Nigeria is scheduled to conduct elections for the third time since civil democracy was restored seven years ago. The violence and uncertainties that have plagued the process so far are stoking anxieties among Nigerians and international observers.
A string of assassinations and other attacks on political opponents have raised the the prospects of more violence in the run-up to Nigeria's landmark elections in 2007.
The fact that several elected officials including President Olusegun Obasanjo would not be eligible for re-election has raised the stakes for the elections.
Peter Lewis, director of the Council for African Studies at the American University in Washington and an expert on political transition in developing countries, with particular emphasis on governance in sub Saharan Africa, says with only seven months to the elections, concerns about the polls are well founded.
"I think that as I talk to Nigerians around the country, the biggest source of concern is uncertainty, that people don't feel they have enough information, they don't know when the election is going to be. They are not clear which candidates are running on which party ticket, they are not clear what the ballot paper or ballot procedure will be like on election day and they read the newspapers and they see unsettling signs of political assassinations, other unwelcome violence and they are very concerned that these things might escalate," said Lewis. "So as I listen to people, these are the things they bring up to me and I would say I share some of these concerns."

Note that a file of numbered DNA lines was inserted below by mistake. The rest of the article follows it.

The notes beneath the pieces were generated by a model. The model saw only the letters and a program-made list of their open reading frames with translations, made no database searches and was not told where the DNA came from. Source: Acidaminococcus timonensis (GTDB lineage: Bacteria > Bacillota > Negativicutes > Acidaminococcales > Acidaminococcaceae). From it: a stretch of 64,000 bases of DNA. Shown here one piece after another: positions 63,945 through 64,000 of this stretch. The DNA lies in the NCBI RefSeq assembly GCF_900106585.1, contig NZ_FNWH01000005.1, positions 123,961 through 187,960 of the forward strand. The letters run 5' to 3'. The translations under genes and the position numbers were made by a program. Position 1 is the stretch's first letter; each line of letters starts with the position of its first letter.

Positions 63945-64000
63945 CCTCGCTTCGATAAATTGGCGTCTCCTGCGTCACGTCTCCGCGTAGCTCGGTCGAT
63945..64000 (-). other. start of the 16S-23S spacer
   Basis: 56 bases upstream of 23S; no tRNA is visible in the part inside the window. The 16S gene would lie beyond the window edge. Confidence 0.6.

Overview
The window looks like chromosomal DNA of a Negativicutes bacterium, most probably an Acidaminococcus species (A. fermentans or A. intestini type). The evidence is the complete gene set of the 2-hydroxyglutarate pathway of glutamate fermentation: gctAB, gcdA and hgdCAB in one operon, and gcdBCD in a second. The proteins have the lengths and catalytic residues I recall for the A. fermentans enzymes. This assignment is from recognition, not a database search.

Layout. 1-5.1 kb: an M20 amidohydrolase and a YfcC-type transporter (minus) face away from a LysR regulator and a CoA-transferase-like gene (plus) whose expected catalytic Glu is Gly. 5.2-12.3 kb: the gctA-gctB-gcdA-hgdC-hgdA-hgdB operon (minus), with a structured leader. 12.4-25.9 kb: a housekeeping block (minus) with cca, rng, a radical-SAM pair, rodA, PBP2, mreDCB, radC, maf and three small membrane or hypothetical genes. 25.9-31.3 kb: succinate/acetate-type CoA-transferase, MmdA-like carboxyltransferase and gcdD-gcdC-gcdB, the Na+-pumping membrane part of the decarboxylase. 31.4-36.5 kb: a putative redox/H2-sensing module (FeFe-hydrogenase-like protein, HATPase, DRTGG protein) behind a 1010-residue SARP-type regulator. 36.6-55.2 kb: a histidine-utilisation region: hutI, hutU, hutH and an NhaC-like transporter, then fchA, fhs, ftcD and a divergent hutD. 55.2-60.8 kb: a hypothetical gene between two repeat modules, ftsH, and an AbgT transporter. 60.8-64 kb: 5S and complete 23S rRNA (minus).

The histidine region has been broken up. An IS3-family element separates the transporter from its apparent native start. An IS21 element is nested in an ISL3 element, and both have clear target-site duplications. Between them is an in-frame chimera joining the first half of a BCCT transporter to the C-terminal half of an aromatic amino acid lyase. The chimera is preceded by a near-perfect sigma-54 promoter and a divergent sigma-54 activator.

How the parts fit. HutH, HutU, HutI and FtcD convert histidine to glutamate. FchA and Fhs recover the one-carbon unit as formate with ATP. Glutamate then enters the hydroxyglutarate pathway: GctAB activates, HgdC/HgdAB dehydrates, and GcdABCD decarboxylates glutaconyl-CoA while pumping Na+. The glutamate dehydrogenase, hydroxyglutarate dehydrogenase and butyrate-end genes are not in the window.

At least 15,000 people have been killed in ethnic, political and religious violence in the past seven years of democracy in Nigeria.
Politicians from the predominantly Muslim north and Christian south are arguing over who should produce the next president.
The 2007 elections would mark the first time one democratic president hands over to another since Nigeria gained independence in 1960.
Professor Lewis says says this could be the defining moment for Nigeria's democracy.
"I think it could a critical moment for Nigeria and i think that could be a positive moment or could be a very troubling moment. On the positive side, if the 2007 elections are credible and peaceful and transparent, Nigerians will come away with the feeling that this democracy is on track," he said. "On the other hand, if the election is badly flawed and very turbulent, I think that the confidence of many people will be shaken and people will have a considerable insecurity and perhaps even disillusionment about the process and the future of democracy in Nigeria."
Africa's most populous nation was ruled almost continuously for three decades. Electoral violence has remained a feature of political life in the world's eighth biggest oil exporter.